together Glend. The heavens were all on fire, the earth did Your tenants, friends, and neighbouring gentlemen. tremble.
Glend. A shorter time shall send me to you, lords, Hot. O, then the earth shook to see the heavens on And in my conduct shall your ladies come : fire,
From whom you now must steal, and take no leave; And not in fear of your nativity.
For there will be a world of water shed, Diseased nature oftentimes breaks forth
Upon the parting of your wives and you. In strange eruptions: oft the teeming earth
Hot. Methinks, my moiety, north from Burton here,
In quantity equals not one of yours.
And wond'rous affable, and as bountiful, See, how this river comes me cranking in,
As mines of India. Shall I tell you, cousin ? And cuts me, from the best of all my land,
He holds your temperin a high respect, A huge half moon, a monstrous cantle out.
And curbs himself even of his natural scope, I'll have the current in this place damm'd up; When you do cross his humour ; 'faith, he does : And here the smug and silver Trent shall run, I warrant you, that man is not alive, In a new channel, fair and evenly:
Might so have tempted him, as you have done, It shall not wind with such a deep indent,
Without the taste of danger and reproof; Torob me of so rich a bottom here.
But do not use it oft, let me entreat you! Glend. Not wind ? it shall, it must; you see, it doth. Wor. In faith, my lord, you are too wilful-blame, · Mort. Yea,
And since your coming hither have done enough
You must needs learn, lord, to amend this fanlt:
Though sometimes it show greatness, courage, blood, As on the other side ittakes from you.
(And that's the dearest grace it renders you,) Wor. Yea, but a little charge will trench him here, Yet oftentimes it doth present harsh rage, And on this north side win this cape of land;
Defect of manners, want of government, And then he runs straight and even.
Pride, haughtiness, opinion, and disdain : Hot. I'll have it so; a little charge will do it. The least of which, haunting a nobleman, Glend. I will not have it alter'd.
Loseth men's hearts, and leaves behind a stain Hot. Will not you?
Upon the beauty of all parts besides, Glend. No, nor you shall not.
Beguiling them of commerdation. Hot. Who shall say me nay?
Hot. Well, I am school'd; good manners be your Glend. Why, that will I.
speed! Hot. Let me not understand you then,
Here come our wives, and let us take our leave. Speak it in Welsh!
Re-enter Glendower with the Ladies. Glend. I can speak English, lord, as well as you; Mort. This is the deadly spite that angers me, – For I was train’d up in the English court:
My wife can speak no English, I no Welsh. Where, being but young, I framed to the harp Glend. My daughter weeps; she will not part with Many an English ditty, lovely well,
you, And gave the tongue a helpful ornament;
She'll be a soldier too, she'll to the wars. A virtue, that was never seen in you!
Mort. Good father, tell her, - that she, and my Hot. Marry, and I'm glad of it with all my heart. aunt Percy, I had rather be a kitten, and cry mew,
Shall follow in your conduct speedily. Than one of these same metre ballad-mongers.
(Glendower speaks to his daughter in Welsh, and I had rather hear a brazen canstick turn’d,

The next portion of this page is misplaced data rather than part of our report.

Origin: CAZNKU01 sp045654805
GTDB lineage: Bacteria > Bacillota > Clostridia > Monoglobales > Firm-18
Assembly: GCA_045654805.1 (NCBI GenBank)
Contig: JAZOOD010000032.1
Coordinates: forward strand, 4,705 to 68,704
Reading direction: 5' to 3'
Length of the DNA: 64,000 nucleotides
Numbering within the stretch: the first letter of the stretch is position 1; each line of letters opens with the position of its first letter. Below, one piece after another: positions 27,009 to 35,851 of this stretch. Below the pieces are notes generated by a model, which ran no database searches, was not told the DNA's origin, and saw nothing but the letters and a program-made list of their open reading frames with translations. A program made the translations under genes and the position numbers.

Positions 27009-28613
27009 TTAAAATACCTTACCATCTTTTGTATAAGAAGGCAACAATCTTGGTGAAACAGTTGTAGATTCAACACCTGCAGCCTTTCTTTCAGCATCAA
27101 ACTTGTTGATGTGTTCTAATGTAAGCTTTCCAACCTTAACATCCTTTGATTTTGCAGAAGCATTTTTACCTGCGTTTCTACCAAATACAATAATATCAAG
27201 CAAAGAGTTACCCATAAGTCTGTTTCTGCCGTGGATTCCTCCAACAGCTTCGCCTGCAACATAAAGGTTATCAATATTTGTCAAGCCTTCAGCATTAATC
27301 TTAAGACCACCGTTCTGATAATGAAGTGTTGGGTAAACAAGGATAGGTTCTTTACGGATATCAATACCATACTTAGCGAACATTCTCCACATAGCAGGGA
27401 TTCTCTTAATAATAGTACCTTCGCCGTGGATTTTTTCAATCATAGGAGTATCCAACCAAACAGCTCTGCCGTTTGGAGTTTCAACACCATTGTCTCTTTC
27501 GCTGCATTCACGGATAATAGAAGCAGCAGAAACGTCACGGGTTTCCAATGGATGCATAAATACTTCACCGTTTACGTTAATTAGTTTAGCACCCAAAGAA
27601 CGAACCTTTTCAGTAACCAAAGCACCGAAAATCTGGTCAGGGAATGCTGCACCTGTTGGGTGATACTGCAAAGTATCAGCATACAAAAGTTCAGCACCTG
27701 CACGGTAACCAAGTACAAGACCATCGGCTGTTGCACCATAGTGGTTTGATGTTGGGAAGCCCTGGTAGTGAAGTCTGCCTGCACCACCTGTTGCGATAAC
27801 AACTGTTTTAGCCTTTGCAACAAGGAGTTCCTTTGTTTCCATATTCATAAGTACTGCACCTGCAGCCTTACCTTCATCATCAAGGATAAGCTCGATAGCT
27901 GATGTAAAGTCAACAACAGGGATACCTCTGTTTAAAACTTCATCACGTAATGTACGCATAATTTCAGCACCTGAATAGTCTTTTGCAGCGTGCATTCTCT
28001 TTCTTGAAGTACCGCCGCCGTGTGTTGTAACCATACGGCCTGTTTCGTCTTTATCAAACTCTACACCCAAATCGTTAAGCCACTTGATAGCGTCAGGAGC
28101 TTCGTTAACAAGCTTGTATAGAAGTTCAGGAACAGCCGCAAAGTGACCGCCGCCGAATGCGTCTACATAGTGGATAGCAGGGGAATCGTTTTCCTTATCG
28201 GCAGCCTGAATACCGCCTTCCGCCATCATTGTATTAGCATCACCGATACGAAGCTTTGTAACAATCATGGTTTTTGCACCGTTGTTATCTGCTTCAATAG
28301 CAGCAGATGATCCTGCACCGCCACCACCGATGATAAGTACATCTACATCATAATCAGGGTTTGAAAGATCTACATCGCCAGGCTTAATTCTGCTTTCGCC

she answers him in the same. Or a dry wheel grate on an axle-tree ;
Glend. She's desperate here; a peevish selfwillid And that would set my teeth nothing on edge,
harlotry, Nothing so much as mincing poetry;
One no persuasion can do good upon. 'Tis like the forc'd gaitof a shuffling nag.
[Lady M. speaks to Mortimer in Welsh. Glend. Come, you shall have Trent turn'd.
Mort. I understand thy looks: that pretty Welsh, Ilot. I do not care: I'll give thrice so much land Which thou pourest down from these swelling To any well-deserving friend;
heavens, But, in the way of bargain, mark ye me,
sam too perfect in; and, but for shame, I'll cavil on the ninth part of a hair.
In such a parley would I answer thee. Are the indentures drawn? shall we be gone?
[ Lady M. speaks. Glend. The moon shines fair, you may away by night. I understand thy kisses, and thou mine, I'll haste the writer, and, withal,
And that's a feeling disputation: Break with your wives of your departure hence. But I will never be a truant, love, I am afraid, my daughter will run mad,
Till I have learn’d thy language; for thy tongue So much she doteth on her Mortimer. [Exit. Makes Welsh as sweet, as ditties highly penn'd, Mort. Fye, cousin Percy! how yon cross my father! Sung by a fair queen in a summer's bower, Hot. I cannot choose: sometimes he angers me With ravishing division, to her late. With telling me of the mold warp and the ant, Glend. Nay, if you melt, then will she run mad. of the dreamer Merlin and his prophecies,
(Lady M. speaks again. And of a dragonand a finless fish,
Mort. 0, I amignorance itself in this. A clip-wing'd griffin, and a moulten raven,
Glend. She bids you A couching lion, and a ramping cat,
Upon the wanton rushes lay you down,
And rest your gentle head upon her lap,
Charming your blood with pleasing heaviness; That were his lackeys : I cried, humph,-and well, - Making such difference 'twixt wake and sleep, go to,
As is the difference betwixt day and night,
Begins his golden progress in the east.
By that time will our book, I think, be drawn. Than feed on cates, and have him talk to me,
Glend. Do so! In any summer-house in Christendom.
And those musicians, that shall play to you, Mort. In faith, he is a worthy gentleman,
Hang in the air a thousand leagues from hence; Exceedingly well read, and profited
Yet straight they shall be here, sit, and attend! In strange concealments, variant as a lion,
Hot. Come, Kate, thou art perfect in lying down :